Cooler Temps

Twenty degrees makes a world of difference.  From 95 degrees to 75 degrees recently has perked up everything.  It’s nice to have the weather match the calendar.

Also, we were blessed with six inches of rain.

coolautumn6Turk’s Cap (Malvaviscus arboreus) is a winner.  It was named a Texas Superstar by Texas A & M in 2011.  And that it is.

coolautumn7Pictures of the garden really points out flaws.  In this photo I noticed the Hackberry tree growing in the Salvia Greggi.  I have since cut it down.  Behind the salvia is hardy Russian Sage (Perovskia atriplicifolia)  and several different rose bushes.

coolautumn8In front is Double Delight rose, then Tropicana rose with tall Knock-Outs in the background.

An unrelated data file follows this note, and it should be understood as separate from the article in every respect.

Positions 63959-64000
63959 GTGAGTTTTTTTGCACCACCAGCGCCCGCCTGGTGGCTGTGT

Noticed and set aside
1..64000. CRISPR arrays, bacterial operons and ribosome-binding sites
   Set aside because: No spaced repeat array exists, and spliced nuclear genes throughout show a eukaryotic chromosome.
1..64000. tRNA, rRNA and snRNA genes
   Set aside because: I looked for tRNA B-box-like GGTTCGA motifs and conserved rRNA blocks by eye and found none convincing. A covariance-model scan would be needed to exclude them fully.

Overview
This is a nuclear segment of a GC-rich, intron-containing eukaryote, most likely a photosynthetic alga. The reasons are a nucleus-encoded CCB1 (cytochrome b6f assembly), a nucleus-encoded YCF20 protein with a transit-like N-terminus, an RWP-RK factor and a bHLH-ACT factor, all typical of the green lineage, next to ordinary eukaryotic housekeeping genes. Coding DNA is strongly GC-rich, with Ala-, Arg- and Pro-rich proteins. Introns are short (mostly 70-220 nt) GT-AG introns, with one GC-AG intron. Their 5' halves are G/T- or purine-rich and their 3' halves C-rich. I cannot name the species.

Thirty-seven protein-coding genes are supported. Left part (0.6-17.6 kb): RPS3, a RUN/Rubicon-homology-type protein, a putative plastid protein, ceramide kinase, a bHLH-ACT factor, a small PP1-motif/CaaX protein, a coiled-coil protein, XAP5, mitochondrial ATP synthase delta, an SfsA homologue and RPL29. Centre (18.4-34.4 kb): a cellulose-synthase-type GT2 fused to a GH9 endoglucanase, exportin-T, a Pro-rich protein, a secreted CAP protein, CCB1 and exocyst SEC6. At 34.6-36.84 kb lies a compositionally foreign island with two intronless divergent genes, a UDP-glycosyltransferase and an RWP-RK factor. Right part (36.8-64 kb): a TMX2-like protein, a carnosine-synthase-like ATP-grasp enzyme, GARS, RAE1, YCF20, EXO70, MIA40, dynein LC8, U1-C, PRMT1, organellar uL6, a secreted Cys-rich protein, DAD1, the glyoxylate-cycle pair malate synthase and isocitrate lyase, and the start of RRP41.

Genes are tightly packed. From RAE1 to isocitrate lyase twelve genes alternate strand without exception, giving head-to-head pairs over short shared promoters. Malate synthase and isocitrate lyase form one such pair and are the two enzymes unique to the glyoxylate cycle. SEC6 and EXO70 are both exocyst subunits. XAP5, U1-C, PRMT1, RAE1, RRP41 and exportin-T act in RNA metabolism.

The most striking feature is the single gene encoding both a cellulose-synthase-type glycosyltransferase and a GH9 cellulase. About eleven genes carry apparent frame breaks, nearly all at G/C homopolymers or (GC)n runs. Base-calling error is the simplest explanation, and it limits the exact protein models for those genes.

coolautumn5Purple Aster didn’t perform very well this year because it needs to be divided.  I’ve read that should be done in early spring.

coolautumn3The dead pods on the Purple Coneflowers (Echinacea purpurea)  are beginning to bug me.  I was leaving them as food for birds this winter.  But I decided to cut the heads off and leave them in the flowerbed.  Then the stems can be eliminated.  That way the birds can forage on the ground, and the dead plants are not an eyesore.

The Strawberry Gomphera (Gomphrena globosa) bloomed in the spring, hot summer, and now into autumn.  Even though they are small, their bright color gives a great bang for the buck.  They also reseed generously.

coolautumnaMexican Petunias (Ruellia simplex) are still going strong.

coolautumncThey don’t bloom with a great mass, but the delicate tubular flowers on the ends of tall stalks are pretty.

coolautumndCannas have revived with some red flowers.